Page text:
Titel: Phytoremediation Potential of Bioenergy Plants
Autoren/Herausgeber: Kuldeep Bauddh, Bhaskar Singh, John Korstad (Hrsg.)
Format: 23,5 x 15,5 cm
Gewicht: 0 g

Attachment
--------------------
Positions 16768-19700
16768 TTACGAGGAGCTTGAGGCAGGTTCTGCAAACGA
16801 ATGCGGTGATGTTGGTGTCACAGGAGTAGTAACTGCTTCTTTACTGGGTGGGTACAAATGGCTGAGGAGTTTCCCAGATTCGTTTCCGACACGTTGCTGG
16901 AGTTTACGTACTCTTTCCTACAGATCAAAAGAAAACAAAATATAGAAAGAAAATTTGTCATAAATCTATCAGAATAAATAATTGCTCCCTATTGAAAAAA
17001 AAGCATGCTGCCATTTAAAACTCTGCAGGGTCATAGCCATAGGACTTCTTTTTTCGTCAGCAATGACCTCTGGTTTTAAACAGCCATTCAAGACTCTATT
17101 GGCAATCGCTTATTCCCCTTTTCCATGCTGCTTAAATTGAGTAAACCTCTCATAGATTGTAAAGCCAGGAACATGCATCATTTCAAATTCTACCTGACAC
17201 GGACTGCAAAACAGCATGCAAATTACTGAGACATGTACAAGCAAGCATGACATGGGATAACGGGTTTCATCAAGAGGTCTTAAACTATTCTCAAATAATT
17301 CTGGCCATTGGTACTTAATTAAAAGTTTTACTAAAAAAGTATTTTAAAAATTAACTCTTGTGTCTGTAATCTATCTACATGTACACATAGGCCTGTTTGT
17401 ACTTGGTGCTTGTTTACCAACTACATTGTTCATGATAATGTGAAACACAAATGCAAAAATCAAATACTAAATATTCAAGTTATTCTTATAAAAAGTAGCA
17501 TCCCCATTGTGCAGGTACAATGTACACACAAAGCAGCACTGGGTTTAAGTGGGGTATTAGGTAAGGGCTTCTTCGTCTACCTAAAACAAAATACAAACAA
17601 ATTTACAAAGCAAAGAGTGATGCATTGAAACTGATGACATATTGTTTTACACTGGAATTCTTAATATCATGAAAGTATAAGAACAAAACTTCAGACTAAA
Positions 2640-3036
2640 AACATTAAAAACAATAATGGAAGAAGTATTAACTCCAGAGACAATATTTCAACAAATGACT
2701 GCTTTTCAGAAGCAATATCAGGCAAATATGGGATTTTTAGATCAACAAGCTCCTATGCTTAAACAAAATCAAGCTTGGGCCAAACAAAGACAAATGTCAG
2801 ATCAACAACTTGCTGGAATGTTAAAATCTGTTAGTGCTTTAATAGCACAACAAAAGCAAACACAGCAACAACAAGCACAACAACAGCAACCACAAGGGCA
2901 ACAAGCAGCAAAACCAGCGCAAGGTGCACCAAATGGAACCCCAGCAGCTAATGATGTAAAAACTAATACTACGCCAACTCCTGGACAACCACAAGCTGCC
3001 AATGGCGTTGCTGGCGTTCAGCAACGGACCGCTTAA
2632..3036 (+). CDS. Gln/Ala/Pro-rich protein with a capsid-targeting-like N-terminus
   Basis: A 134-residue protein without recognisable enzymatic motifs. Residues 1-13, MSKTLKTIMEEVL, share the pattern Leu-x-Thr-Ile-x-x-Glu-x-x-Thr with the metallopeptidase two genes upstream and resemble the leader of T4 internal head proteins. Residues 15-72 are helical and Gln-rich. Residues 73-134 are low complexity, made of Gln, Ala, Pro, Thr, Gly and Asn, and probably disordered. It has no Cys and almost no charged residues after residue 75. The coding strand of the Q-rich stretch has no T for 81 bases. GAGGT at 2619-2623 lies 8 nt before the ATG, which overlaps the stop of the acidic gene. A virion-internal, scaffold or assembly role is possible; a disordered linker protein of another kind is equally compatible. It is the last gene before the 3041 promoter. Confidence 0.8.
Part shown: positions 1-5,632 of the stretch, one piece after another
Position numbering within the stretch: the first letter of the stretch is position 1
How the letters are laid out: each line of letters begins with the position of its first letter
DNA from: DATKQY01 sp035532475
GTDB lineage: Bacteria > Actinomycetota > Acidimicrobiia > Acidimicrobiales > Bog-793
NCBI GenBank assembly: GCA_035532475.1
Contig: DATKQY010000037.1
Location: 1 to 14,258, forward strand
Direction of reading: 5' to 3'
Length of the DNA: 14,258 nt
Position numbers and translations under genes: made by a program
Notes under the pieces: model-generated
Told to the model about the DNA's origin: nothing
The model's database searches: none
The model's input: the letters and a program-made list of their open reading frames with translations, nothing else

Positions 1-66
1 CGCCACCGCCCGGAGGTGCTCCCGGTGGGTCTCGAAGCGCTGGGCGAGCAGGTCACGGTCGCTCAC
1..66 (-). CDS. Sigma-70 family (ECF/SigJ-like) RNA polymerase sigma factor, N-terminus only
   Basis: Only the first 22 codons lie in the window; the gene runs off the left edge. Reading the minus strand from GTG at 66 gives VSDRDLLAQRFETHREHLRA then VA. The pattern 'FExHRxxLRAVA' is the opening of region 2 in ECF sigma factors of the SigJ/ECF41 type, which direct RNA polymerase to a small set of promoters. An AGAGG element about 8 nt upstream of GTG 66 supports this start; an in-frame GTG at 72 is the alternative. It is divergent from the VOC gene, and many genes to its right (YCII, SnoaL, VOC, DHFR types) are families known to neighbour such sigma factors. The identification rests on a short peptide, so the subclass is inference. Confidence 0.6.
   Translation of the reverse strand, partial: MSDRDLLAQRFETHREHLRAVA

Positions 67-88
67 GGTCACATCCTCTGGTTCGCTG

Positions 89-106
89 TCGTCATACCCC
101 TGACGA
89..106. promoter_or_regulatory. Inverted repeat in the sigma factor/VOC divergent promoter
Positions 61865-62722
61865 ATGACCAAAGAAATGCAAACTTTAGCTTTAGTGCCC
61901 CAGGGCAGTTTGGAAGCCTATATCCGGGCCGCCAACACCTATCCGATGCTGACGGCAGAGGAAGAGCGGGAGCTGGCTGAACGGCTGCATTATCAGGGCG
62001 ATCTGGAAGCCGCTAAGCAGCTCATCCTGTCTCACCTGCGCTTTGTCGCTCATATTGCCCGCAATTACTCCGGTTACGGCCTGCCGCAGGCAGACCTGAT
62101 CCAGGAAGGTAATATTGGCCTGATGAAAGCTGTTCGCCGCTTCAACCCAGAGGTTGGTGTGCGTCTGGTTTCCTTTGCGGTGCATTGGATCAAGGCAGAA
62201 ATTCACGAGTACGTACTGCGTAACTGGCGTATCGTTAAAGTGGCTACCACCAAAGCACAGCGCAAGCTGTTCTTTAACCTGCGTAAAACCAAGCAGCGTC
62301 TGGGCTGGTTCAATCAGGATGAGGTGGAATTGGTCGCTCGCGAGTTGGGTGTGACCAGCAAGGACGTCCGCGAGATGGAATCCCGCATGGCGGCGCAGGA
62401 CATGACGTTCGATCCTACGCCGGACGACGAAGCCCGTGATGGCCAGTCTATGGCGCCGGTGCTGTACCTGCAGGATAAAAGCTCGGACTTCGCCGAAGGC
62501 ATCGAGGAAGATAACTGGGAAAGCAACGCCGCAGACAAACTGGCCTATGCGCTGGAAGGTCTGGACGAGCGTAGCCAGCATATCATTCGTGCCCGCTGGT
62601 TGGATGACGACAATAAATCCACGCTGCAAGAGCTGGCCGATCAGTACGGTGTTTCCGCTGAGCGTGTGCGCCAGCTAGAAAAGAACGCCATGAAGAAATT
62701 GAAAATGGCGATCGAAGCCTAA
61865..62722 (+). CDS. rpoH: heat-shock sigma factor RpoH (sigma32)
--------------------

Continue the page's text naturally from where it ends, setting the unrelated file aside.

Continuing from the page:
Dr. Kuldeep Bauddh is currently an Assistant Professor of Environmental Science at the Centre for Environmental Sciences, Central University of Jharkhand, Ranchi, India. He received his Ph.D. in Environmental Science from the Babasaheb Bhimrao Ambedkar University, Lucknow, India in 2014. Dr. Bauddh is currently engaged in teaching the thrust areas of environmental sciences like Environmental Pollution and Management, Environmental Chemistry, Environmental Toxicology, Soil Science, and Hazardous Waste Management. He is also working as Associate Editor of the journal “Climate Change and Environmental Sustainability” and as Co-editor of the Magazine “Kahaar”. Dr. Bauddh is also Secretary of the Ranchi Chapter of the Society “Professor HS Srivastava Foundation for Science and Society”, Joint Secretary of the “Society for Science of Climate Change and Sustainable Environment”, and Joint Secretary of “Professor HS Srivastava Foundation for Science and Society”. His main research areas are phytoremediation, restoration of contaminated sites, and slow release fertilizers. He has published one book with Springer on “Algae and Environmental Sustainability”, as well as 28 research papers in national and international journals, 6 book chapters and 6 popular articles in magazines. Dr. Bhaskar Singh received his Ph.D. from the Indian Institute of Technology (BHU), Varanasi, India in 2010 and his M.Phil. from Pondicherry (Central) University, India with a gold medal (2006). Dr. Bhaskar completed his postdoctoral fellowship at Durban University of Technology, Durban, South Africa. He is currently serving as an Assistant Professor at the Centre for Environmental Sciences, Central University of Jharkhand, Ranchi, India. Dr. Singh is currently engaged in teaching in the thrust areas of Environmental Sciences like Environmental Earth Science, Natural Resources, Environmental Chemistry, Environmental Pollution Monitoring & Control Technologies, Environmental Management & Sustainable Development, and Environmental Law & Legislation. He serves as a reviewer for several international journals such as Fuel, Energy, Renewable Energy, Renewable & Sustainable Energy Reviews, Energy & Fuels, Journal of Cleaner Production, Materials Chemistry and Physics, Biofuel Research Journal, Oceanologia, and Journal of Agricultural Biotechnology and Sustainable Development. Dr. Singh is also Treasurer of the Ranchi Chapter of the Society “Professor HS Srivastava Foundation for Science and Society”. His current interests lie in the application of biodiesel synthesis from plant oil and algal biomass, the development of heterogeneous and green catalysts, and the corrosive aspects of biodiesel fuel. Dr. Bhaskar has co-edited one book with Springer titled “Algae and Environmental Sustainability” along with Dr. Kuldeep Bauddh and Prof. Faizal Bux. His publications include 33 research and review papers in peer-reviewed and high-impact international journals, as well as 7 book chapters with reputed international publishers.Professor John Korstad is a Professor of Biology and Past Director of the Honors Program at Oral Roberts Univ. in Tulsa, Oklahoma (USA). His educational background includes a BA in Geology and BS in Biology from Calif. Lutheran Univ., an MS in Environmental Science from Cal. State Hayward, and an MS and Ph.D. in Zoology from the Univ. of Michigan. His specialty is limnology (lake ecology), with specific expertise in nutrient-phytoplankton (microalgae)-zooplankton interactions. He has vast experience in aquaculture, including two sabbatical years conducting research at The Foundation for Scientific and Industrial Research (SINTEF) in Trondheim, Norway, which resulted in three published and numerous technical publications. He began pursuing algae to biofuels research during his Fall 2009 sabbatical leave. His goal is to bring together various industries like local oil refineries, electrical power plants, and cement factories that produce carbon dioxide waste, local industries like waste management landfills, and city sewage treatment plants with high nutrient loads in their waste water, in order to cultivate algae for biofuels. The algae would improve the air and water quality by taking up the waste CO2 and nutrients, while also providing a feedstock for biodiesel and/or ‘high-end’ products like omega-3 fatty acids. This would essentially be a win-win-win situation, and would hopefully develop into a vibrant industry that brings added jobs and revenue to the areas adopting it.